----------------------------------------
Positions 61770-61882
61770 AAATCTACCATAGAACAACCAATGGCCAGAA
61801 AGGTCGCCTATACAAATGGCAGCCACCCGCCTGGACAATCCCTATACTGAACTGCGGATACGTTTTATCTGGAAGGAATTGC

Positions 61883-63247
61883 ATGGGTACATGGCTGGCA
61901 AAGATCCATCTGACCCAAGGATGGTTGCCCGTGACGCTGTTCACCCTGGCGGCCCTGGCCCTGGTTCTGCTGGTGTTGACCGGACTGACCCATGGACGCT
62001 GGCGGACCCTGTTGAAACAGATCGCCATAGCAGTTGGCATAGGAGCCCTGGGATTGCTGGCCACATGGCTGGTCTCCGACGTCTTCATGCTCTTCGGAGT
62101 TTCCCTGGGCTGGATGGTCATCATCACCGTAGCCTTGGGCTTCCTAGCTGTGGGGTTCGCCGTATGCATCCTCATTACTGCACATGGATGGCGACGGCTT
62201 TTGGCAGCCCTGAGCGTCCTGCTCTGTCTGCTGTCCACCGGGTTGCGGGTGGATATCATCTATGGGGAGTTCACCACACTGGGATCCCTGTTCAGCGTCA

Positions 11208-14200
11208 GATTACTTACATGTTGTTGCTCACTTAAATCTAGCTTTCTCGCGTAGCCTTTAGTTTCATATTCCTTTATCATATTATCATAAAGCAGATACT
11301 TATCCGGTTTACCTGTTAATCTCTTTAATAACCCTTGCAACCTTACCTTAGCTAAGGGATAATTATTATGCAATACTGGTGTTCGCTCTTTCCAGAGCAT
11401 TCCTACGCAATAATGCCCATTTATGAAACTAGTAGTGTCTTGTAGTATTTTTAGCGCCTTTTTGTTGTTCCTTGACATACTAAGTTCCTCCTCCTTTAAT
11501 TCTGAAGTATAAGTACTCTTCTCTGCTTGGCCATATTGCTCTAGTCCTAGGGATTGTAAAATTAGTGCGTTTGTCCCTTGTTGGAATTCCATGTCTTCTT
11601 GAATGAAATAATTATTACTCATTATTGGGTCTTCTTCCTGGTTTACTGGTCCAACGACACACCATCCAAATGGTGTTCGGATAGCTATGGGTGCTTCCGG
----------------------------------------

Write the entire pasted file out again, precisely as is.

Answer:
Positions 61770-61882
61770 AAATCTACCATAGAACAACCAATGGCCAGAA
61801 AGGTCGCCTATACAAATGGCAGCCACCCGCCTGGACAATCCCTATACTGAACTGCGGATACGTTTTATCTGGAAGGAATTGC

Positions 61883-63247
61883 ATGGGTACATGGCTGGCA
61901 AAGATCCATCTGACCCAAGGATGGTTGCCCGTGACGCTGTTCACCCTGGCGGCCCTGGCCCTGGTTCTGCTGGTGTTGACCGGACTGACCCATGGACGCT
62001 GGCGGACCCTGTTGAAACAGATCGCCATAGCAGTTGGCATAGGAGCCCTGGGATTGCTGGCCACATGGCTGGTCTCCGACGTCTTCATGCTCTTCGGAGT
62101 TTCCCTGGGCTGGATGGTCATCATCACCGTAGCCTTGGGCTTCCTAGCTGTGGGGTTCGCCGTATGCATCCTCATTACTGCACATGGATGGCGACGGCTT
62201 TTGGCAGCCCTGAGCGTCCTGCTCTGTCTGCTGTCCACCGGGTTGCGGGTGGATATCATCTATGGGGAGTTCACCACACTGGGATCCCTGTTCAGCGTCA

Positions 11208-14200
11208 GATTACTTACATGTTGTTGCTCACTTAAATCTAGCTTTCTCGCGTAGCCTTTAGTTTCATATTCCTTTATCATATTATCATAAAGCAGATACT
11301 TATCCGGTTTACCTGTTAATCTCTTTAATAACCCTTGCAACCTTACCTTAGCTAAGGGATAATTATTATGCAATACTGGTGTTCGCTCTTTCCAGAGCAT
11401 TCCTACGCAATAATGCCCATTTATGAAACTAGTAGTGTCTTGTAGTATTTTTAGCGCCTTTTTGTTGTTCCTTGACATACTAAGTTCCTCCTCCTTTAAT
11501 TCTGAAGTATAAGTACTCTTCTCTGCTTGGCCATATTGCTCTAGTCCTAGGGATTGTAAAATTAGTGCGTTTGTCCCTTGTTGGAATTCCATGTCTTCTT
11601 GAATGAAATAATTATTACTCATTATTGGGTCTTCTTCCTGGTTTACTGGTCCAACGACACACCATCCAAATGGTGTTCGGATAGCTATGGGTGCTTCCGG